When running a mentoring program, it is important to…

When having a running program it is important to have contact with all the participants. And especially in the start of a program. A short phone call or maybe an email to both the mentee and the mentor, just to get information about the first mentee/mentor meeting and the match. It is important for the participants because they feel taken care of and we can lure out if it´s something wrong.

Not wrong maybe but if it´s a good or bad match or maybe if the mentee isn´t prepared or maybe the mentor is talking to much. Maybe the mentors isn´t that clear as a mentor and the meeting is almost as an information meeting.

I have no been sitting for two days and having those calls. And I am loving it!!!

They have all sort of feedback, but they all are saying something like: I love my mentor, the mentor is great, It is great meetings and very useful discussions. And the mentor is telling me about their great mentee and how they are running the meetings and using case.

In these two days I have only experienced one mentee who was not that satisfied with the mentor. But through the conversation we concluded two important things for the mentee for the next meeting. Number one: Be prepared and number two: have some concrete to talk about before the meeting. It could be the leader role, budgeting, new as a leader or other things. And when we said goodbye the mentee the mentee thanked me for the feedback and the little mentoring I have done.

As a coordinator for mentoring programs this is important, you can´t have your mentees and mentors living their own lives between the start and the ending of a program.


The premier for a new tool, called the MENTOR-model was a success yesterday.
The MENTOR-model is a model for the whole meeting and would help mentors in their meetings with the mentee.

The participants also come up with several different ways to use the tool, and in ways I haven´t thought about.

Thank you!

Why You Need To Train People For Mentoring

The purpose of training is to enable mentors and mentorees to establish effective relationships. Some programs simply introduce people and leave them to «get on with it». Occasionally, this works. But people need to know what is expected of them, how to go about it and why it is important and you need to be confident they have the skills for mentoring.Why Train?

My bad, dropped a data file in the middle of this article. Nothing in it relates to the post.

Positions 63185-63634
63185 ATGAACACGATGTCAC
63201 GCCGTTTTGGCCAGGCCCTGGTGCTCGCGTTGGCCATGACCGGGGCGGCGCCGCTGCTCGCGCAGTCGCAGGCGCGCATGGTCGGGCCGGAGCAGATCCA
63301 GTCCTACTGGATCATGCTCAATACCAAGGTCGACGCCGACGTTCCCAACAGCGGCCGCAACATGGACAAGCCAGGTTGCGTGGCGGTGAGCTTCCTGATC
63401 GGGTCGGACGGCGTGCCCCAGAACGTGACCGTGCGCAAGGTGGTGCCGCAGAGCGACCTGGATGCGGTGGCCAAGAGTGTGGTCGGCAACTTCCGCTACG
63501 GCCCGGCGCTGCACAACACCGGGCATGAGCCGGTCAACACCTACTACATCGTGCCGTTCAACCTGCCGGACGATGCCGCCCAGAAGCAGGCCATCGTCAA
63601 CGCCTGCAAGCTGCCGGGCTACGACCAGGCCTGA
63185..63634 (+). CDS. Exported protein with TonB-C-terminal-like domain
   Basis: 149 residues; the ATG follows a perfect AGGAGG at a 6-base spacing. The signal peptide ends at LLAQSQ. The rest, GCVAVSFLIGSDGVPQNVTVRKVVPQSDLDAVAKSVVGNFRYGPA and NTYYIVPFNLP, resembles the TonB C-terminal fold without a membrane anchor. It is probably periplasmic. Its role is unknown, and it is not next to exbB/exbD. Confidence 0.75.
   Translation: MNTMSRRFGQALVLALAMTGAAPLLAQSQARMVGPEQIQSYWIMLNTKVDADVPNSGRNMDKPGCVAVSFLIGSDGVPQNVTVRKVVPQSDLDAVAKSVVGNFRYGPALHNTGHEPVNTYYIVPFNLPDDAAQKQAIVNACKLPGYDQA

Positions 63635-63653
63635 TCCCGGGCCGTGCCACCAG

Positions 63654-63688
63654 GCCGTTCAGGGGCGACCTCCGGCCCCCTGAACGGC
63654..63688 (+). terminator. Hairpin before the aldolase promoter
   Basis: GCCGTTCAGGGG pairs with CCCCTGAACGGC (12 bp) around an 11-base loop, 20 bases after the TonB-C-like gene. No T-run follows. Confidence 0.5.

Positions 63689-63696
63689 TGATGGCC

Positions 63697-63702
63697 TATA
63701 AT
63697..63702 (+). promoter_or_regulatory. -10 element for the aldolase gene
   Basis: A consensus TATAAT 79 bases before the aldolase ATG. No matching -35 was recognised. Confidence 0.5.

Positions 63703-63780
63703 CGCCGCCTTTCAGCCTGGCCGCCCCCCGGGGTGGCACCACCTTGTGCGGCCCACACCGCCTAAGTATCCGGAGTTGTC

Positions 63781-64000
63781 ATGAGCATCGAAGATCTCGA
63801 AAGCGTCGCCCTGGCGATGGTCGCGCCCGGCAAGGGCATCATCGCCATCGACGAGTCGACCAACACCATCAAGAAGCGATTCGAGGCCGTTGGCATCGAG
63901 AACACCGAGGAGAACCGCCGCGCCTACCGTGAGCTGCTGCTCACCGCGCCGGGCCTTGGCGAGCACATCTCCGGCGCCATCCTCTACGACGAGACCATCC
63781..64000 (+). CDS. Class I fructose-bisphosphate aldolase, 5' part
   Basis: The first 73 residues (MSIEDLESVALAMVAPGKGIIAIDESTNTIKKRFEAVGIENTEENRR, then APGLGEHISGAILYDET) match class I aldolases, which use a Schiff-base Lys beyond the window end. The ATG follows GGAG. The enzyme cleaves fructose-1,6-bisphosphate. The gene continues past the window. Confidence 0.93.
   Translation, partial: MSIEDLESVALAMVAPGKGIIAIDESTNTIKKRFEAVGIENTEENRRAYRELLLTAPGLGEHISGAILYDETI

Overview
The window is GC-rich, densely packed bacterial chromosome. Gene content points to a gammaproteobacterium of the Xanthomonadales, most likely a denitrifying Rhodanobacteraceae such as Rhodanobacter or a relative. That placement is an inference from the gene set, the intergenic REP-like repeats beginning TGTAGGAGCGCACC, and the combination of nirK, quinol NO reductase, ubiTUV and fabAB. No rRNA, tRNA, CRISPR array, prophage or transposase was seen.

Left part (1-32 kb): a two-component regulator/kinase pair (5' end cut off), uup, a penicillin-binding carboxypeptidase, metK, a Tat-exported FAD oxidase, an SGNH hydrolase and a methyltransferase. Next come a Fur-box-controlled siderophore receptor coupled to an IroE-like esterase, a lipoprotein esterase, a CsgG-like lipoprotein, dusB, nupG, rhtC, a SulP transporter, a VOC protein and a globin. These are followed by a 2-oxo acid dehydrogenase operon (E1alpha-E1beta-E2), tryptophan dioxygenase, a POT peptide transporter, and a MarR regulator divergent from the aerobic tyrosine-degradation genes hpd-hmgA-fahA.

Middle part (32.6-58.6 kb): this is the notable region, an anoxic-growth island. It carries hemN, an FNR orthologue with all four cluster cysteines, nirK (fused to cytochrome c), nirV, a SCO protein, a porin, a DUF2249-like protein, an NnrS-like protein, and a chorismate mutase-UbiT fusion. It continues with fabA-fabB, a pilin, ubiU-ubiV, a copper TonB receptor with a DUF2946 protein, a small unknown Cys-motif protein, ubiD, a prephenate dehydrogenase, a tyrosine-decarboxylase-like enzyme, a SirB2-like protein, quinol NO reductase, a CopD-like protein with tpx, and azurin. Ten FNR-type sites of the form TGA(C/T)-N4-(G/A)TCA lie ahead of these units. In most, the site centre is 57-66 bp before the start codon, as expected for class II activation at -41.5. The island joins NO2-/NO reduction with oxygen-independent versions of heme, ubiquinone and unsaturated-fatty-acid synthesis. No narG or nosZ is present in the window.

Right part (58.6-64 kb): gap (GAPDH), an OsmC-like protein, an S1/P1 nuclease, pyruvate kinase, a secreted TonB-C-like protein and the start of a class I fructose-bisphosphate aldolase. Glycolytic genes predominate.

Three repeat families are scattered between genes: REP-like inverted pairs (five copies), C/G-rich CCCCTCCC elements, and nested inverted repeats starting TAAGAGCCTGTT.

• Building a relationship of rapport and trust can be tricky when there are many individual differences;
  • Managing people is different from mentoring people; and
  • Motivation will be critical to success.

Mentoring is different from other workplace relationships. It is professional and personal, it deals with rational and emotional motivation and it non-directive but offers guidance and advice! The paradoxical nature of mentoring needs to be understood and the key skills developed.
In addition, participants usually need ongoing personal support and reassurance. Establishing an interactive network of participants will add value. This is most likely to happen when participants meet and work together in training sessions.

Training Mentors and Mentorees

The role of the mentor, communication styles, strategies and practical techniques for applying the mentoring process can be explored in workshops. It is usually beneficial to provide mentors with an initial session separately from the mentorees so that they are able to discuss any issues candidly.

Mentorees need to be primed to make the most of the mentoring experience. Their responsibilities, communication and goal setting are topics you want to cover in their training.

Bringing mentors and mentorees together for a workshop is highly desirable. This way you can enable them to identify expectations of each other in a non-threatening group process. You can also ensure that they have a common understanding of mentoring etiquette, procedures and reporting. Being part of a group reduces the feeling of isolation and you can set up a mechanism for ongoing group contact. Within this workshop mentoring pairs can have a structured first meeting to break the ice. Debriefing the meeting as a group, you can draw out do’s and don’ts for effective future meetings.


The author of this article is Ann Rolfe, and was first published 04. februar 2010 on www.mentoring-works.com.